• El Salvador's new -- young -- president, Nayib Bukele, is using Twitter for many of his first moves, including firing relatives of his predecessor, Salvador Sánchez Céren, reports Reuters.

Did I miss something, get something wrong, or do you have a different take? Let me know ...

Monday, June 10, 2019

Car Wash prosecutors colluded with Moro -- The Intercept (June 10, 2019)

The Intercept published three exposes that purport to show politicized and legally dubious maneuvers by the Operation Car Wash anti-corruption task force of prosecutors, along with then-Judge Sergio Moro. The reports are based on leaked internal discussions accessed by The Intercept. They appear to show repeated collaboration between Moro, now justice minister, and prosecutors in a case he was judging. (Guardian)

One piece focuses on "serious ethical violations and legally prohibited collaboration between the judge and prosecutors who last year convicted and imprisoned former Brazilian President Luiz Inácio Lula da Silva on corruption charges." Lula's incarceration kept him out of the 2018 presidential election -- which he had a strong chance of winning according to numerous polls.

The materials also show that the prosecution had serious doubts about whether there was sufficient evidence to establish Lula’s guilt. The case revolved around a beachside apartment Lula supposedly obtained as a kickback from a contractor in return for state-owned oil company contracts. The Intercept reports that, just days before filing the indictment, lead prosecutor Deltan Dallagnol expressed doubts to his prosecutorial colleagues in a group chat: over whether the triplex was in fact Lula’s and whether it had anything to do with Petrobras.

The archive of material accessed by The Intercept also shows that the Car Wash team operated with political intent in the lead-up to last year's October election. One example occurred 10 days before the first round of presidential voting last year, when a Supreme Court justice granted a petition from the country’s largest newspaper, Folha de São Paulo, to interview Lula in jail.

"Immediately upon learning of that decision on September 28, 2018, the team of prosecutors who handled Lula’s corruption case — who spent years vehemently denying that they were driven by political motives of any kind — began discussing in a private Telegram chat group how to block, subvert, or undermine the Supreme Court decision. This was based on their expressed fear that the decision would help the PT — Lula’s party — win the election. Based on their stated desire to prevent the PT’s return to power, they spent hours debating strategies to prevent or dilute the political impact of Lula’s interview."

A statement from Da Silva’s defense lawyer, Cristiano Zanin, published Sunday on the former president’s Workers’ Party website said the prosecution was “corrupted," reports the Associated Press.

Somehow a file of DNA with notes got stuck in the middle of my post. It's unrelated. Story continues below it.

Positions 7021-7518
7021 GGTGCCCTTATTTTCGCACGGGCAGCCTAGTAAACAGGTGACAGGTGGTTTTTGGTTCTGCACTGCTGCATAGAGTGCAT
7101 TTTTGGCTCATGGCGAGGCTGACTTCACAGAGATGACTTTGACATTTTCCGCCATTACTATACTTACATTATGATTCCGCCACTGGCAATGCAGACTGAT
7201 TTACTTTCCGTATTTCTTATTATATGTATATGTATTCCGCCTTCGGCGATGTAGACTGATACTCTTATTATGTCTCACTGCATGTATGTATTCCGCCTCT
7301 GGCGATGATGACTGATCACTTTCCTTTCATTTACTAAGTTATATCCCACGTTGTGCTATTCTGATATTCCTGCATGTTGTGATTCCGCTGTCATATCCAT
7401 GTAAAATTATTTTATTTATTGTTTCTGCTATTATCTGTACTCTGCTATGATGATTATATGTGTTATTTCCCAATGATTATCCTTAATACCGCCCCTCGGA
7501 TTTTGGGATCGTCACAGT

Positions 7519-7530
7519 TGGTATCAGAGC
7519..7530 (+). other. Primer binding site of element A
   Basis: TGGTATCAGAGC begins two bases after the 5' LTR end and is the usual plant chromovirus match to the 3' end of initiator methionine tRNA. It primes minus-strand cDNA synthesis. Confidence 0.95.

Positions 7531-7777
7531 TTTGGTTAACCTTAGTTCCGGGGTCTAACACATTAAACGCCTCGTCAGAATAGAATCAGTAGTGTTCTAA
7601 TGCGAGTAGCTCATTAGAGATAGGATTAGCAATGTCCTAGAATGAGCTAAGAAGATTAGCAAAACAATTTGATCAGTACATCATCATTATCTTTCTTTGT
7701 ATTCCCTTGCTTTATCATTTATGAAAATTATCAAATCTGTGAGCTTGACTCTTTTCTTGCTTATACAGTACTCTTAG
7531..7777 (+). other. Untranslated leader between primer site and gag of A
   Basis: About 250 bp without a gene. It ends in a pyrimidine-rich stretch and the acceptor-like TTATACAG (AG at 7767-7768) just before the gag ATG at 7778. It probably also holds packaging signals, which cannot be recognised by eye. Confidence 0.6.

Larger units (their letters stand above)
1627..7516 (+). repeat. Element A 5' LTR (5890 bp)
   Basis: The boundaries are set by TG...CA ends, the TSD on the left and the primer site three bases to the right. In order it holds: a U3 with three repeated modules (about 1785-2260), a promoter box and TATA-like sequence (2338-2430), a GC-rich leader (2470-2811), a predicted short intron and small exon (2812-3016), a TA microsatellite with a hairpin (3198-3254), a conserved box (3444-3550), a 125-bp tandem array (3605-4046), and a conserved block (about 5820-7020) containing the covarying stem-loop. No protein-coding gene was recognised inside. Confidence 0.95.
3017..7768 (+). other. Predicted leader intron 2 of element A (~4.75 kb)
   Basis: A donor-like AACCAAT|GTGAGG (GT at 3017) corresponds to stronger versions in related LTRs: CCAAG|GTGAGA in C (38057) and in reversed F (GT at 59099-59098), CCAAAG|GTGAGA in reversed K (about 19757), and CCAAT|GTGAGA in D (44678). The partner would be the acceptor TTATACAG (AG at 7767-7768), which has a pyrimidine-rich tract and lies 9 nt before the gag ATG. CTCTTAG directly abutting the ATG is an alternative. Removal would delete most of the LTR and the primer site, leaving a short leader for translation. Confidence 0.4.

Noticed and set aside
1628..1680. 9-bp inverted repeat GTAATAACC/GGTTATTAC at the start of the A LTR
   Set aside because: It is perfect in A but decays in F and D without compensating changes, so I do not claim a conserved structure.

The federal prosecutors’ office issued two statements confirming that phones were hacked. The agency defended the task force’s work and its impartiality.
In response to The Intercept reports, Moro -- now Minister of Justice -- defended his actions as judge in the ongoing Car Wash probe and said the material obtained through the "criminal invasion of prosecutors' cell phones" had been "taken out of context and sensationalized," reports AFP.

-----------------------------------------------------------------------------------------U.S. Mexico immigration deal

The U.S. and Mexico announced a migration deal on Friday. The agreement came after frenzied negotiations between the two sides last week, after U.S. President Donald Trump suddenly threatened a blanket tariff on all Mexican goods if migration isn't significantly reduced, reports the New York Times

The agreement would expedite a program known as the Migration Protection Protocols, which sends people seeking asylum in the United States to wait in Mexico as their cases are processed, reports Reuters. Mexico also agreed to send its National Guard police force to its own southern border, where many Central Americans enter Mexico.

Critics said the deal mostly involved previous commitments, reports the Guardian. The timing and many other steps remain uncertain. Experts disagreed on what the impact of the measures will be, as well. (Washington Post)

Redirecting the new Mexican National Guard to migration issues means President Andrés Manuel López Obrador will be diverting resources from his approach to reducing drug violence, according to the New York Times. It also means the Mexican government will be deploying the controversial new force towards a task it was not originally slated to fulfill, reports the Washington Post. The troops have no training in border patrol and has no formal connection to the Mexican migration agency.